Lucky your not(owner) in and industry that deals worldwide for business because you might be sitting on a corner STILL waiting for the bus to come.American industries such as John Deere for example who do more exporting of their farm equipment to Europe had no choice but to change there methods to METRIC.In doing so they actually saved money, because blue prints were not doubled :I.E Imperial/Metric.And there was always a supply of parts. They didn't have to produce a part for USA while that same part was needed for Europe at different specs.
So as i say "you snooze you loose", America is only hurting itself by not changing to the worldly ways of doing business.But at least a few of the major industry leaders got their heads on straight, and saw the light at the end of the tunnell. Now all America needs to do is make the little guy (you)realize that Americans in general are behind the times.

[Edited by: DasAuto92 at 9/11/2013 9:18:29 AM EST]
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DasAuto92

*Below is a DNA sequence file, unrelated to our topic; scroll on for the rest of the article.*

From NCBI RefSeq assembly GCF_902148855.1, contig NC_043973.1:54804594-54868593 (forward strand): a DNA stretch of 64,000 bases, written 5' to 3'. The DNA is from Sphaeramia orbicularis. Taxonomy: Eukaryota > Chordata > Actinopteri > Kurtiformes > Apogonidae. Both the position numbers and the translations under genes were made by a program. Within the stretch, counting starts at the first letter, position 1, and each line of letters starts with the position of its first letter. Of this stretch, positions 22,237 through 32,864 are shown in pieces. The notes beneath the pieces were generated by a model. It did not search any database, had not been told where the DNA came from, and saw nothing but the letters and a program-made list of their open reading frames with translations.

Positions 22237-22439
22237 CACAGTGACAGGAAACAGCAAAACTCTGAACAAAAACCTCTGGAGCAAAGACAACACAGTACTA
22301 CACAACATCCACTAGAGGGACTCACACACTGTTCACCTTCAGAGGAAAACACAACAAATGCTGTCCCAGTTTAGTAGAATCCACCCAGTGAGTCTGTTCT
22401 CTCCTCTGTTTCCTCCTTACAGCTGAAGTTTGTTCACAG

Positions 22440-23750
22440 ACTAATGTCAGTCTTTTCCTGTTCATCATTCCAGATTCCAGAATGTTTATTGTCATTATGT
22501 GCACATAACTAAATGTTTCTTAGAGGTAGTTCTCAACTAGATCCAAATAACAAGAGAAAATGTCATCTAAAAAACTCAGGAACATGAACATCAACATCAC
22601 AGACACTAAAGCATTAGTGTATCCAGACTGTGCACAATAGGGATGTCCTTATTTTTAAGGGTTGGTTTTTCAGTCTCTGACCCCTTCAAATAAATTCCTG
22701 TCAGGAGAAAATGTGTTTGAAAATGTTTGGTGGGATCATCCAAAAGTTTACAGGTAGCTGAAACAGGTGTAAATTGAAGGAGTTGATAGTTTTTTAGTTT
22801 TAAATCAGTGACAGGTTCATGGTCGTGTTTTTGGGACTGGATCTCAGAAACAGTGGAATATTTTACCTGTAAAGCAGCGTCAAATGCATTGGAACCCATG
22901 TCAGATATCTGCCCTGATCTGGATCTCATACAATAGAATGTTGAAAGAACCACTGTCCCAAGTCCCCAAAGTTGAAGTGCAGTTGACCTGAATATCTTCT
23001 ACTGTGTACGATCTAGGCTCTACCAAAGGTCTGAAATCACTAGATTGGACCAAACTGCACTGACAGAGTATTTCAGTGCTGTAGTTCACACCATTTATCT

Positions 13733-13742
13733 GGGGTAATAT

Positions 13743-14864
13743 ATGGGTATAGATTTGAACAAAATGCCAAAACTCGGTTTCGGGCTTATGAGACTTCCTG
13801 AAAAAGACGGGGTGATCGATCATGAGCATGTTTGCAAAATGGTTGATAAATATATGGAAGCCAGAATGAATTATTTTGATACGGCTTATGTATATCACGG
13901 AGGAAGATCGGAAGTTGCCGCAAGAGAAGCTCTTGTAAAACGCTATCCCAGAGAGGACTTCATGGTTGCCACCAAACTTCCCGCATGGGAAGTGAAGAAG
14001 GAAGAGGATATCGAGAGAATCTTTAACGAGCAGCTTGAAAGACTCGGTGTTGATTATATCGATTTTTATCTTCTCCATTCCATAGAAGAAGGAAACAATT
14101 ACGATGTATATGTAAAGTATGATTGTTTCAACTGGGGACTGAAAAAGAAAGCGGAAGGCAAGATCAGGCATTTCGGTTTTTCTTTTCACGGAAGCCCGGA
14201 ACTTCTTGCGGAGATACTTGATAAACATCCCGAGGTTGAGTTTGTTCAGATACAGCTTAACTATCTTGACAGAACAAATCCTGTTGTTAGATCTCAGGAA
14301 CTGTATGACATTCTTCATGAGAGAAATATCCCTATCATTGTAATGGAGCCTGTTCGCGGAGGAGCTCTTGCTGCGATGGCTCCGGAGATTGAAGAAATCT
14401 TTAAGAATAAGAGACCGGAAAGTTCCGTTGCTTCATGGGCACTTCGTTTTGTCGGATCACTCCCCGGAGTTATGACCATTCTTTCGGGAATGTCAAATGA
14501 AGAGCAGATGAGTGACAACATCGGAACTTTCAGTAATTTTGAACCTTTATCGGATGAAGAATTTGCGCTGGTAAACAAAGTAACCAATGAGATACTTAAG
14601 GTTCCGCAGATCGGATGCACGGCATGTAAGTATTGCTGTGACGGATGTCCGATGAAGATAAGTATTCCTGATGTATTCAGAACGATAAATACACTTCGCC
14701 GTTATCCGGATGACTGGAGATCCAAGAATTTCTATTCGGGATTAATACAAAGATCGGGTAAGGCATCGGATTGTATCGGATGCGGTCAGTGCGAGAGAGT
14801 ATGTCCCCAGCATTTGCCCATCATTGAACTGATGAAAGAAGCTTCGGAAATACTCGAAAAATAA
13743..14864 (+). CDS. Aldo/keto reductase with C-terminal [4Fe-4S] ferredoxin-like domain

Champion Author Montreal

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Message Posted: Sep 11, 2013 8:57:03 AM

Contiki: Changing to metric screwed many people here in Canada in prices because things became smaller but sold for the same price as it was before changing to metric...

Could you elaborate what became smaller, when Metric came into effect?
Butter is still 1lb/454g, a can of coke went from ounces to 541ml,Milk went from 1qt/950ml or more precise 946.4ml, 2qt/1.89l,4qts/3.78l
Cold meats and cheese sold from a delly use grams instead of ounces...125g/1/4lb.
Who's getting screwed??


[Edited by: DasAuto92 at 9/11/2013 9:01:03 AM EST]
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waynecz
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Message Posted: Sep 10, 2013 9:51:19 PM

God I hope so the govt. made me learn it 40 years ago because the govt told us we were just about to change to it ...
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pacecar68